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Can someone please thoroughly explain how a '\r' works in Python? Why isn't the following code printing out anything on the screen?

#!/usr/bin/python

from time import sleep

for x in range(10000):
    print "%d\r" % x,
    sleep(1)
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\r (newline) is similar to '\n' (carriage return) –  Cyber Mar 21 at 17:13
    
What platform? Different consoles and terminals handle \r differently; it's a carriage return but some consoles may also clear the line. –  Martijn Pieters Mar 21 at 17:14
    
You need to flush your output buffer. –  Fred Larson Mar 21 at 17:15

4 Answers 4

up vote 1 down vote accepted

Your output is being buffered, so it doesn't show up immediately. By the time it does, it's being clobbered by the shell or interpreter prompt.

Solve this by flushing each time you print:

#!/usr/bin/python

from time import sleep
import sys

for x in range(10000):
    print "%d\r" % x,
    sys.stdout.flush()
    sleep(1)
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Excuse my ignorance, what is flushing? –  user2538722 Mar 21 at 17:45
    
To improve performance, output is often buffered. That means that it gets stored up in memory until the buffer is full or it gets flushed (actually sent to output). \n will usually flush the buffer implicitly, but you're not printing one. So you need to ask for an explicit flush. –  Fred Larson Mar 21 at 17:47
    
also, I am not quite sure how a '\r' and a comma after a print statement work. Could you also explain that? –  user2538722 Mar 21 at 17:47
    
\r is a carriage return character. As others have said, its behavior depends on what kind of terminal you're using. But many (perhaps most) will move the cursor to the beginning of the current line without creating a new line. Python's print statement normally puts a newline on the end of it's output, but a trailing comma suppresses that. –  Fred Larson Mar 21 at 17:51

'\r' is just a another ASCII code character. By definition it is a CR or carriage return. It's the terminal or console being used that will determine how to interpret it. Windows and DOS systems usually expect every line to end in CR/LF ('\r\n') while Linux systems are usually just LF ('\n'), classic Mac was just CR ('\r'); but even on these individual systems you can usually tell your terminal emulator how to interpret CR and LF characters.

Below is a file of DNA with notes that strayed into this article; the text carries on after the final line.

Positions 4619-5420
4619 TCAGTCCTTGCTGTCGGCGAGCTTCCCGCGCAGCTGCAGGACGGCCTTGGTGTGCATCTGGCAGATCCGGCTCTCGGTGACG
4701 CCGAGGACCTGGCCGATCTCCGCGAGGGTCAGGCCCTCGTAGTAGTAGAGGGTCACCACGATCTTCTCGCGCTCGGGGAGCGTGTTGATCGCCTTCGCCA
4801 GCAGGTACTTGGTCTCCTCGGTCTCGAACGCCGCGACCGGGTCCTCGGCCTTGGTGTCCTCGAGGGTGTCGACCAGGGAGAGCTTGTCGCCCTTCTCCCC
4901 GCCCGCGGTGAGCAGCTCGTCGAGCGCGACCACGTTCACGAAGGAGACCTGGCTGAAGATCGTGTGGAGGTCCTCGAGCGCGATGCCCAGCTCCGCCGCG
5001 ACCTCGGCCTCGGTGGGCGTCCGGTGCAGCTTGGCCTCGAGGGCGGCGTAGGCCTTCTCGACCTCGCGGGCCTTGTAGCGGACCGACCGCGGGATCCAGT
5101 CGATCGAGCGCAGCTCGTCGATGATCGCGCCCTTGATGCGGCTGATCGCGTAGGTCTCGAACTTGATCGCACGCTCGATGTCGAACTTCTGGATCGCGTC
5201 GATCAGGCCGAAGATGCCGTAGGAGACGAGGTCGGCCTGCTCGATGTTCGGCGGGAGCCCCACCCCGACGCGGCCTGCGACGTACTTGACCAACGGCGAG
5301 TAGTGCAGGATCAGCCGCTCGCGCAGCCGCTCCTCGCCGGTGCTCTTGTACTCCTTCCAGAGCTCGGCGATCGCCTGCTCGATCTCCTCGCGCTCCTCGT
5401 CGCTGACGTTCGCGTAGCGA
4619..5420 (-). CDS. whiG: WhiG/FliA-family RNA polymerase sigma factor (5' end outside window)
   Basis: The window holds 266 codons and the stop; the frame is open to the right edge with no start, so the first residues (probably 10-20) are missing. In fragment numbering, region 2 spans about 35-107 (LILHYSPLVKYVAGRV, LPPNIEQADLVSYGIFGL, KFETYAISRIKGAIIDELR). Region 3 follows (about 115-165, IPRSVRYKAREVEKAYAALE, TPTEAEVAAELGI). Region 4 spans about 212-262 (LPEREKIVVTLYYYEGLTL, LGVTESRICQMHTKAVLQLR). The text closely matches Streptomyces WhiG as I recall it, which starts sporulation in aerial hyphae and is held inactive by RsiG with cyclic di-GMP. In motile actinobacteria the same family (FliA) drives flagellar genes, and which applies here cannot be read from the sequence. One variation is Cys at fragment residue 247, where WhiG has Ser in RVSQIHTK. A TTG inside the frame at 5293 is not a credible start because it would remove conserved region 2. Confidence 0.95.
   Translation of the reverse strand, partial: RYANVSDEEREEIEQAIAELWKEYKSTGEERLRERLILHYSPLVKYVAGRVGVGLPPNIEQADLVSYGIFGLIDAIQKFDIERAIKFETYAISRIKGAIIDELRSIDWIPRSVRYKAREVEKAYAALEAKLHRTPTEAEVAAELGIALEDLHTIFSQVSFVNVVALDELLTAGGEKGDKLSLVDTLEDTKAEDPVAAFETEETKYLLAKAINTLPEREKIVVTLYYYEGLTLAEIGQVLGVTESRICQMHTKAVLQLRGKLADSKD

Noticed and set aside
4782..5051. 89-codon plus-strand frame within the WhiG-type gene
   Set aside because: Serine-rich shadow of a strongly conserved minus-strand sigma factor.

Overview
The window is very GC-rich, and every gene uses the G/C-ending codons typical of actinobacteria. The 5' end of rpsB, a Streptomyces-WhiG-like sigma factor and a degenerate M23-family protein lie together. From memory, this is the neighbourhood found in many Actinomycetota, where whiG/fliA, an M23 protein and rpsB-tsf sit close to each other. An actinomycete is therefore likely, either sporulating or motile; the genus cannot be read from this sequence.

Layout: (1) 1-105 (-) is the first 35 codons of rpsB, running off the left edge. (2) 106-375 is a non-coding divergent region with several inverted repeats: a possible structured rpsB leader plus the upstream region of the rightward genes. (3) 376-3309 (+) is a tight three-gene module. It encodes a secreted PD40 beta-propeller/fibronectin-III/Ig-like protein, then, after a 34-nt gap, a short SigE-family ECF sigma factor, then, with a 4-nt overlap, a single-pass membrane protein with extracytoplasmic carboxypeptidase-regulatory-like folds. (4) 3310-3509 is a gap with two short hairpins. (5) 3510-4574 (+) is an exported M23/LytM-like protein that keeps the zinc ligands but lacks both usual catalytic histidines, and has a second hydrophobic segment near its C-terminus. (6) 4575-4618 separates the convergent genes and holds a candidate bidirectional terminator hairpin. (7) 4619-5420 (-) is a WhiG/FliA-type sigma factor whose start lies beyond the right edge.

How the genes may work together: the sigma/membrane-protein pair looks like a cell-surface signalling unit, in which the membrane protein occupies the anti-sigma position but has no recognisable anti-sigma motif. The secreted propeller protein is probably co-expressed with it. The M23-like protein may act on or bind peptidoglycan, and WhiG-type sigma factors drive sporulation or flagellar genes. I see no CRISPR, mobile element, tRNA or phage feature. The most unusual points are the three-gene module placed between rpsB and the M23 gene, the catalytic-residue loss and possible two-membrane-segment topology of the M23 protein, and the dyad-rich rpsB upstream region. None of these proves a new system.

Historically (as a typewriter worked), LF bumped the cursor to the next line and CR brought it back to the first column.

To answer the question about why nothing is printing: remove the comma at the end of your print line.

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You've got those backwards. \n is linefeed, \r is carriage return. –  Jim Stewart Mar 21 at 17:26
    
Thanks @Jim, thats what my first line and the CR/LF part said, then I mistyped. –  Octopus Mar 21 at 17:28

This has nothing to do with \r. The problem is the trailing , in your print statement. It's trying to print the last value on the line, and the , is creating a tuple where the last value is empty. Lose the , and it'll work as intended.

Edit:

I'm not sure it's actually correct to say that it's creating a tuple, but either way that's the source of your problem.

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1  
It's printing on separate lines now. –  user2538722 Mar 21 at 17:20
    
Interpretation of a \r is outside the scope of Python. Your terminal emulator decides what to do. If you're trying to overwrite the same line, and you're seeing multiple lines, that's your terminal at work. If you want to overwrite the same line in a cross-terminal way, you'll need to uses the curses library. –  Jim Stewart Mar 21 at 17:21
    
\r and the trailing comma works just fine for me if I add a flush after each print. –  Fred Larson Mar 21 at 17:31
1  
, at the end of print statement in Python 2.x skips \n which is implicitly printed otherwise. –  Fenikso Mar 21 at 17:32

Do this instead:

print "\r%d" % x,
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This does not provide an answer to the question. To critique or request clarification from an author, leave a comment below their post. –  Rico Mar 21 at 17:54

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